This information is intended for use by health professionals
This medicinal product is subject to additional monitoring. This will allow quick identification of new safety information. Healthcare professionals are asked to report any suspected adverse reactions. See section 4.8 for how to report adverse reactions.
Amfexa 10 mg Tablets
Each tablet contains 10 mg dexamfetamine sulfate.
Excipient with known effect:
Isomalt (E953) 148.5 mg per tablet
For the full list of excipients, see section 6.1.
White, round, cloverleaf-shaped tablets of 8.4 mm diameter with a notched, cross-scored line on the top side and a cross-scored line embossed with “M” on each quarter on the rear side.
The score line is only to facilitate breaking for ease of swallowing and not to divide into equal doses.
Dexamfetamine is indicated as part of a comprehensive treatment programme for attention-deficit/hyperactivity disorder (ADHD) in children and adolescents aged 6 to 17 years when response to previous methylphenidate treatment is considered clinically inadequate. A comprehensive treatment programme typically includes psychological, educational and social measures.
Diagnosis should be made according to current DSM criteria or the guidelines in ICD-10 and should be based on a comprehensive multidisciplinary evaluation of the patient.
Dexamfetamine is not indicated in all children with ADHD and the decision to use dexamfetamine must be based on a very thorough assessment of the severity and chronicity of the child's symptoms in relation to the child's age and potential for abuse, misuse or diversion.
Treatment should be under the supervision of a specialist in childhood and/or adolescents behavioural disorders.
Treatment must be under the supervision of a specialist in childhood and/or adolescents behaviour disorders.
Careful dose titration is necessary at the start of treatment with dexamfetamine. Dose titration should be started at the lowest possible dose.
The recommended starting daily dose is 5 mg once or twice daily (e.g. at breakfast and lunch), increasing if necessary by weekly increments of 5 mg in the daily dose according to tolerability and degree of efficacy observed.
In the treatment of hyperkinetic disorders / ADHD, the times at which the doses of Amfexa Tablets are administered should be selected to provide the best effect when it is most needed to combat school and social behavioural difficulties. Normally the first increasing dose is given in the morning. Amfexa Tablets should not be taken too late after lunch time to avoid disturbances of sleep.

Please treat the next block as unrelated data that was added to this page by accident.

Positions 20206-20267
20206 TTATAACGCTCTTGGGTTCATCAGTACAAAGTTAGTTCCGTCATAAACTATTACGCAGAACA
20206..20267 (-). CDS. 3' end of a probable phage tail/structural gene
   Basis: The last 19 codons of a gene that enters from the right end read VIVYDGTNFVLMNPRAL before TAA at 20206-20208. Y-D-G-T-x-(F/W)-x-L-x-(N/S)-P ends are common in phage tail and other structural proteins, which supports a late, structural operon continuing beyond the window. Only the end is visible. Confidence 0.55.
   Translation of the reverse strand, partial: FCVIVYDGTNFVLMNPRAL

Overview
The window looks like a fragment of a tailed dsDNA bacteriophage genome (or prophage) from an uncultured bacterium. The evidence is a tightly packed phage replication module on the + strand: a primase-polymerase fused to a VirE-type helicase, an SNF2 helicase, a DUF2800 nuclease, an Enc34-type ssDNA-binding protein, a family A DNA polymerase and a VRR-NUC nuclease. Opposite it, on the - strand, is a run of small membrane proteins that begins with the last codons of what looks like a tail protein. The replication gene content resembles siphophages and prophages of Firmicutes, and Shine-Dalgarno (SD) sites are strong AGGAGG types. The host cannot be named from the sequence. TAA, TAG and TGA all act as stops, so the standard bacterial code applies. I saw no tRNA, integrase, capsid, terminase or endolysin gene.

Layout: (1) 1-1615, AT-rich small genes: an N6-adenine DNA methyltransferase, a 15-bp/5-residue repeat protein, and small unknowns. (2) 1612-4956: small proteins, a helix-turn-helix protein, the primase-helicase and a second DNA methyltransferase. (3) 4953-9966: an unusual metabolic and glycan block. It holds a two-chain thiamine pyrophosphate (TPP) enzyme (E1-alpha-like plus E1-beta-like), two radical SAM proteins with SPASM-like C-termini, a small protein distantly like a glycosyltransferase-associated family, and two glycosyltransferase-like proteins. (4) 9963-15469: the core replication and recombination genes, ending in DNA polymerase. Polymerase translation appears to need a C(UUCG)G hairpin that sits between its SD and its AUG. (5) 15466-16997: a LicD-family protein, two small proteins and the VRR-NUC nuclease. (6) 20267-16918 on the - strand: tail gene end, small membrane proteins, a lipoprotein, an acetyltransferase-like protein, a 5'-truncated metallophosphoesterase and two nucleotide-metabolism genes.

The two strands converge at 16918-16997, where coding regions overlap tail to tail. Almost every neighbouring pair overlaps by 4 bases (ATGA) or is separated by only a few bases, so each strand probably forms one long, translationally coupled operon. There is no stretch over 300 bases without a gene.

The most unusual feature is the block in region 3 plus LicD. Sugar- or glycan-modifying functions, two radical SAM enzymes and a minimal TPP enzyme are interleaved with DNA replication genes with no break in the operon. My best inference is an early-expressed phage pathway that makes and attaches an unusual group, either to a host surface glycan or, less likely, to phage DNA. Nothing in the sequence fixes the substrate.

The regimen that achieves satisfactory symptom control with the lowest total daily dose should be employed.
The maximum daily dose in children and adolescents usually is 20 mg, although doses of 40 mg may in rare cases be necessary for optimum titration. The decision to give Amfexa once or twice daily should be based on the course of symptoms at different times of the day.
Long-term usefulness of dexamfetamine for extended periods (over 12 months) in children and adolescents with ADHD should be periodically re-evaluated for the individual patient with trial periods off medication to assess the patient's functioning without pharmacotherapy. It is recommended that dexamfetamine is de-challenged at least once yearly to assess the child's condition (preferably during times of school holidays). Improvement may be sustained when the medicinal product is either temporarily or permanently discontinued.
Dose reduction and discontinuation
Treatment must be stopped if the symptoms do not improve after appropriate dosage adjustment over a one-month period. If paradoxical aggravation of symptoms or other serious adverse events occur, the dosage should be reduced or discontinued.
Children under 6 years of age
The safety and efficacy of Amfexa Tablets in children aged 0 to 6 years has not been established.
Therefore Amfexa Tablets should not be used in children under the age of 6 years.
Use in Adults
Amfexa Tablets is not licensed for use in adults. The safety and efficacy of dexamfetamine in adults have not been established.
Amfexa Tablets should not be used in the elderly. Safety and efficacy of dexamfetamine has not been established in this age group.
Patients with renal or hepatic insufficiency
There is no experience with the use of dexamfetamine in patients with renal or hepatic insufficiency.
Thus, dexamfetamine should be used with special caution in this patient group by taking care of titration and dosage
Method of administration
The tablets may be swallowed whole with the aid of liquids, or alternatively, in cases of swallowing problems the tablets can be divided.
The tablet score lines enable division of the tablet into four parts only to facilitate breaking for ease of swallowing and not to divide into equal doses. For division, the tablet is placed onto a hard surface with its cross- scored, convex side downwards and is then pushed carefully with the index finger at the centre of its top side. The tablet then breaks into four parts. Drinking some fluids, e.g. water, should follow the intake of the divided tablets.